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The Evening Sadness in the Central: Volume One, The Leverage Trilogy


Cormac McCarthy

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Horse and rider emerged from the yawning chasm beneath the field, as if escaping the jaws of some unfeeling limestone beast. He sat his horse and glassed downcountry. Through a veil of dust coppered by bloodred sunset he could make out the number 411 painted on a fence. Just beyond that number, swaddled in bootblack darkness, lay his warrant. A place whose dominion belonged neither to God nor man but a purgatory of whose provenance none were certain and all feared but him. He would go to the bullpen and exact a confession of all its truths. 

He scabbarded his rifle and put bootheel to horse’s flanks and they rode on. As they rode he looked up at the flags mounted atop the edifice surrounding him, flags that pointed downward sullenly like some ancient penitents. They bore the crude markings of years once thought remarkable and now thought of not at all, as though they belonged to another world entire. 1965. 1987. 1991. A world beyond imagining, preserved only in ancient scribes’ faded memories, palimpsests upon which now showed only the bottomless abyss of now, faint tracings of Jeff Reardon giving way to the stark outline of Alexander Colomé. Though lately he hadn’t been too bad. They rode on.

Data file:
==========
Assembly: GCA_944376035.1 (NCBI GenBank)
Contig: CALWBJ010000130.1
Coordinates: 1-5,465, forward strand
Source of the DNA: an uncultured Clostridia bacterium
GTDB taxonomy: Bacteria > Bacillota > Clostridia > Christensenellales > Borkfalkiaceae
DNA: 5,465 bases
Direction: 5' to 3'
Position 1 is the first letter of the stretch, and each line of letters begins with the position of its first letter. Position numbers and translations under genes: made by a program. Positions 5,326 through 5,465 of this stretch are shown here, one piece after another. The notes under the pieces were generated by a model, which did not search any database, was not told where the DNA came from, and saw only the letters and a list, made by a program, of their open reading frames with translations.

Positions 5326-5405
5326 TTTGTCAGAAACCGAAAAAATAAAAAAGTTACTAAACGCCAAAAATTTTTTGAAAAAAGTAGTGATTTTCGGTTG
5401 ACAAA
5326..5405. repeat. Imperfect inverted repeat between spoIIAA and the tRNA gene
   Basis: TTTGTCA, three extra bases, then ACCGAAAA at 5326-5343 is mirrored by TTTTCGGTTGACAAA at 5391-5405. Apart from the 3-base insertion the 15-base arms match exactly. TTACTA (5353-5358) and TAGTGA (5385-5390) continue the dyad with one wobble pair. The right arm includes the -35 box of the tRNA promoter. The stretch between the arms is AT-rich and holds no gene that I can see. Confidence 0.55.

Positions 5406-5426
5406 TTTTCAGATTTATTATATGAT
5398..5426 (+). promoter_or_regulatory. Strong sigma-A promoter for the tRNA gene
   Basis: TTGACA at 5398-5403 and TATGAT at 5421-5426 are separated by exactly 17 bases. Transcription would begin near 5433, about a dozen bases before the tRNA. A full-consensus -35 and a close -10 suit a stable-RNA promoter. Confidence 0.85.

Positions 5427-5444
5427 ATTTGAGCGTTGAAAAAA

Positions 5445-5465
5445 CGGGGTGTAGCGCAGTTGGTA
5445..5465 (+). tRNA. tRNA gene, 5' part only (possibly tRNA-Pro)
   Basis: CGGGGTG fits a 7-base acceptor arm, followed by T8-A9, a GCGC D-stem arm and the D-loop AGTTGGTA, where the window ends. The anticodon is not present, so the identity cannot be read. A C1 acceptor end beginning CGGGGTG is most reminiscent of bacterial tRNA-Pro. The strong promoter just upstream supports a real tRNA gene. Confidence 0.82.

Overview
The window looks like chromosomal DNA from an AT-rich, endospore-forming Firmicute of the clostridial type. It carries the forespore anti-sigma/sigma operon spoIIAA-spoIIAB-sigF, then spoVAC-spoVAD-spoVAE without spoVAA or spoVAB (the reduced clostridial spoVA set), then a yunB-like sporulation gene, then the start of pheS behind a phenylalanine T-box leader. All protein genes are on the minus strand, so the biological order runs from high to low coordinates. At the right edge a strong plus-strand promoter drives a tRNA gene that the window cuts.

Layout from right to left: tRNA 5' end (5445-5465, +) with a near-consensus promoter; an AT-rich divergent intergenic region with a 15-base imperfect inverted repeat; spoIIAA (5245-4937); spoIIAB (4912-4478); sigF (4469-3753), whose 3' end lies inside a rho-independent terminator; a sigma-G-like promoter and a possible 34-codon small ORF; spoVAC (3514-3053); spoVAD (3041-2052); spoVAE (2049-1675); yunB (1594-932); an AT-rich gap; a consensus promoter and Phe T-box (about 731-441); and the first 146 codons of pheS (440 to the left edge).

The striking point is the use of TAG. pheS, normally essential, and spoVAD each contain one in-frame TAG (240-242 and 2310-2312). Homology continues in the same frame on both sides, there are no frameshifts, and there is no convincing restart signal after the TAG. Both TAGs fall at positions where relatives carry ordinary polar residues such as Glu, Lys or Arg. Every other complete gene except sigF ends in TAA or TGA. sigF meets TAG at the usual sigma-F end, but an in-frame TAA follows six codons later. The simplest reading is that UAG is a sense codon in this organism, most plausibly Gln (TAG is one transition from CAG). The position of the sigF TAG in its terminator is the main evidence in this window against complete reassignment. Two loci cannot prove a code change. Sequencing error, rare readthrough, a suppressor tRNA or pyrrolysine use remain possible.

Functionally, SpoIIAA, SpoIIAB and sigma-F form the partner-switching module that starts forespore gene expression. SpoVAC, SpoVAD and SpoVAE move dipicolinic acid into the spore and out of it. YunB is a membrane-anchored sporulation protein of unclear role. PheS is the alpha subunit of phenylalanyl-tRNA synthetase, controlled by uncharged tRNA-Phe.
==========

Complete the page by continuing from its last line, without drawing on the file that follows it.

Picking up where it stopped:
He looked into the stands at the fans, their brokenness unable to be hidden by the grotesqueries they were committing with the barrelsized ales and meats lacquered with sauce embalmed in bread they unceasingly lifted to their mouths, trying without recompense to atone for what they were witnessing of their own free will. Is this how one baseballs? No it is not. Only the damned baseball such as this.

Here was another. He held a crude placard aloft, beseeching an unseeable and unknowable God, Circle Me Bert. A plea for a faithless arbiter to encase him in a telastractic orb, thus consecrating him as worthy of notice on the sprawling contraption electric, so that all his kin may know his life was of some brief consequence before his vanishing from the world, yet unaware this judge had been judged himself to be without merit and banished from the Hadean landscape upon which he now trod. 

He arrived. He pulled up the reins and dismounted and knocked on the door. From within he heard low murmurs and scuffling of metal on dirt. Sounds unencumbered by bravery. No answer. He knocked again. Silence. There will not be a third knock, he said. 

He heard a thump, a creak, and the door swung open. The reckoning was at hand.

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